Move over Harley! There's a new kid in town. Actually, that's not true. Royal Enfield is hardly a new kid, having been producing motorcycles since 1901. But what is new is the position the venerable India-based manufacturer now holds: In 2014, the company sold more motorcycles than Harley-Davidson.
The numbers don't lie. According to The Times of India, Royal Enfield sold just over 300,000 bikes globally, compared to Harley's 267,000. That's pretty impressive.
However, it shouldn't be a surprise. Discussions of quality aside, Royal Enfield's bikes are a bargain - especially in their native land, where consumers can expect to drop a mere 93,000 to 150,000 rupees ($1,500 to $2,500 USD) on a Royal Enfield bike. We all know what Harleys cost, and given the per capita income in India, the affordability factor looms large. India's notoriously poor and clogged roadways and population density make motorcycles a far more mainstream form of transportation.
In fact, India is the world's second largest producer of motorcycles, and motorcycles (and motortrikes) outnumber cars 5 to 1. Awesome, right? According to the World Health Organization however, motor-related fatalities in India hover at about 231,000 per year, so it's not exactly a biker's paradise.
Royal Enfield's turnaround - a rapid one at that, with over 40 percent of that increase coming from sales between 2013 and 2014 - can at least in part be attributed to parent company, Eicher Motors. Managing director Siddhartha Lal has said that his ambition is to see Royal Enfield dominate the mid-size bike market in the U.S., and went so far as to hire former H-D head of global sales and customer service Rod Copes to oversee Royal Enfield's efforts here in the States.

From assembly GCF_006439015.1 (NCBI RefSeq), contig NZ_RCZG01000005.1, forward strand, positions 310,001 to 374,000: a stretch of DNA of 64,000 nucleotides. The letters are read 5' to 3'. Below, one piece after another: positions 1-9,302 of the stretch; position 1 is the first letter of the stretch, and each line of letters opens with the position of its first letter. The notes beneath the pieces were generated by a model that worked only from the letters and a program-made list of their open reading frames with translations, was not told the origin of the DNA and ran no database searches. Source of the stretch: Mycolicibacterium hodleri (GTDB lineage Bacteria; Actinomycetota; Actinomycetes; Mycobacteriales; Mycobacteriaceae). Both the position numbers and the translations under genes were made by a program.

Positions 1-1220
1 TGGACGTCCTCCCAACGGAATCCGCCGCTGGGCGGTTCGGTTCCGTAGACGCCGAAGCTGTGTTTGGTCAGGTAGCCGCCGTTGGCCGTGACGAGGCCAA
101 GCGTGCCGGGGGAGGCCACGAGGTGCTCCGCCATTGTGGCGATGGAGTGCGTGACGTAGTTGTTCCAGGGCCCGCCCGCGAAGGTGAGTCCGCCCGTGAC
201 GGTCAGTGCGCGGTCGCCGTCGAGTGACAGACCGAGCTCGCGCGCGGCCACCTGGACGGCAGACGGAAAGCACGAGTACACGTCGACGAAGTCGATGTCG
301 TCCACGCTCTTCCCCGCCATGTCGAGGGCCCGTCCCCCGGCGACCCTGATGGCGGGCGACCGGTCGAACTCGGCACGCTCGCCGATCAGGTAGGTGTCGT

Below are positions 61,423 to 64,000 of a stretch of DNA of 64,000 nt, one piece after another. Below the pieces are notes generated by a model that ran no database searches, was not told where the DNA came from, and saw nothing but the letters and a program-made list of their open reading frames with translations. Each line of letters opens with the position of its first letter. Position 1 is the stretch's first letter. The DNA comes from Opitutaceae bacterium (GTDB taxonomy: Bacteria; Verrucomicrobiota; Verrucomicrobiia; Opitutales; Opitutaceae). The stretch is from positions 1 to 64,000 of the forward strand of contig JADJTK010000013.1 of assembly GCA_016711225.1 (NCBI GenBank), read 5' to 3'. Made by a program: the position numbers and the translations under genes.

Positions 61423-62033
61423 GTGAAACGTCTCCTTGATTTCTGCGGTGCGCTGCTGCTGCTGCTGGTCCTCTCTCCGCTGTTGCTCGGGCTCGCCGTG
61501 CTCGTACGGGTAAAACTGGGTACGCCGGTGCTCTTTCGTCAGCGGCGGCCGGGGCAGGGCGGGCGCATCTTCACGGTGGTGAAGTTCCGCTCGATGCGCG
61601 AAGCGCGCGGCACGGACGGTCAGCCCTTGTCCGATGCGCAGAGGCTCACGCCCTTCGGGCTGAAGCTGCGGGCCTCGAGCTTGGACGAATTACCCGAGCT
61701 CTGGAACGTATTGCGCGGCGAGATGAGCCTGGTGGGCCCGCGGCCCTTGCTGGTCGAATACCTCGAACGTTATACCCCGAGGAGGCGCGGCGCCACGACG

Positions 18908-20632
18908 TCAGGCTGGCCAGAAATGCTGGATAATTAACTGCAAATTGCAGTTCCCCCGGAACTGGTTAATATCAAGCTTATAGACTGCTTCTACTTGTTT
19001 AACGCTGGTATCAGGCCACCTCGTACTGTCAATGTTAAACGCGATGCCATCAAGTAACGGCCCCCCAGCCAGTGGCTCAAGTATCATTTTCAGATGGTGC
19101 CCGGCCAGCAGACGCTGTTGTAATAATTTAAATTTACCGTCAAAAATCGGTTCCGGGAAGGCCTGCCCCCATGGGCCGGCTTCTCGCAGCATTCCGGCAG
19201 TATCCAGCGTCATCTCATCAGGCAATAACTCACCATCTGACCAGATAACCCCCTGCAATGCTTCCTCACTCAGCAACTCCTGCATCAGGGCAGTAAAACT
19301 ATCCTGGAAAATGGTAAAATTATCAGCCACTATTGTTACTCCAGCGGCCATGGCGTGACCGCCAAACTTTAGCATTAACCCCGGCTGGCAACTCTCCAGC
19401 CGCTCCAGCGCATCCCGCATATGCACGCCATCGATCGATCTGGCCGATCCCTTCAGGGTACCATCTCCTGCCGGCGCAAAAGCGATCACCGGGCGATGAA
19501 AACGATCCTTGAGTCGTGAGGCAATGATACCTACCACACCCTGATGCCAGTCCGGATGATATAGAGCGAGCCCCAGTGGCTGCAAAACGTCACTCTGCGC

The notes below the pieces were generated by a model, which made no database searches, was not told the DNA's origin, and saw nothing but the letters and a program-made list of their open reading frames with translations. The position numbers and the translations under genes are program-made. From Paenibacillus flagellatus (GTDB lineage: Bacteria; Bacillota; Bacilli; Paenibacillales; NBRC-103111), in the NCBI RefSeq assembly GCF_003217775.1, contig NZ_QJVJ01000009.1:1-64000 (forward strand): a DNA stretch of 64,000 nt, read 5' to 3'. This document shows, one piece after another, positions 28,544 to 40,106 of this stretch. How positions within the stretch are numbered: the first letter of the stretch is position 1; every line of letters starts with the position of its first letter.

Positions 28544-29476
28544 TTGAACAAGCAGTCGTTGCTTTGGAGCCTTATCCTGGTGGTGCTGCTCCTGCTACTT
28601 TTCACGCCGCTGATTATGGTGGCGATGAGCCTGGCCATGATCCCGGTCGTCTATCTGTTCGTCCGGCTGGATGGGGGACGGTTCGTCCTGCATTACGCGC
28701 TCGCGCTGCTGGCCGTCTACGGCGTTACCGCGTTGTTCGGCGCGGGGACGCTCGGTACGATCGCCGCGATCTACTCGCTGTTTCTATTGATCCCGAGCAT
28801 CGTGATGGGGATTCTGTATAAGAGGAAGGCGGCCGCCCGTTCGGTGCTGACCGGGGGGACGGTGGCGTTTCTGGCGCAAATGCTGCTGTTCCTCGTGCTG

Selling inexpensive bikes in Third World countries is one thing, but cracking the market here in the U.S. is quite another. Right now, there are only a relative handful of Royal Enfield dealers here in the U.S., and the brand has to overcome the perceived stigma of having its bikes built in India (to that, I have three words: KTM 390 Duke).
But with the Indian Scout's classic looks making a strong showing with an affordable sticker price, Royal Enfield might be in a great position. After all, the bikes (especially the military-styled Classic line) are certainly fun to look at and seem like a blast to ride. And for the price of one CVO Road Glide Ultra, you can buy four...wait, no...five of them!
Photos courtesy of Royal Enfield USA
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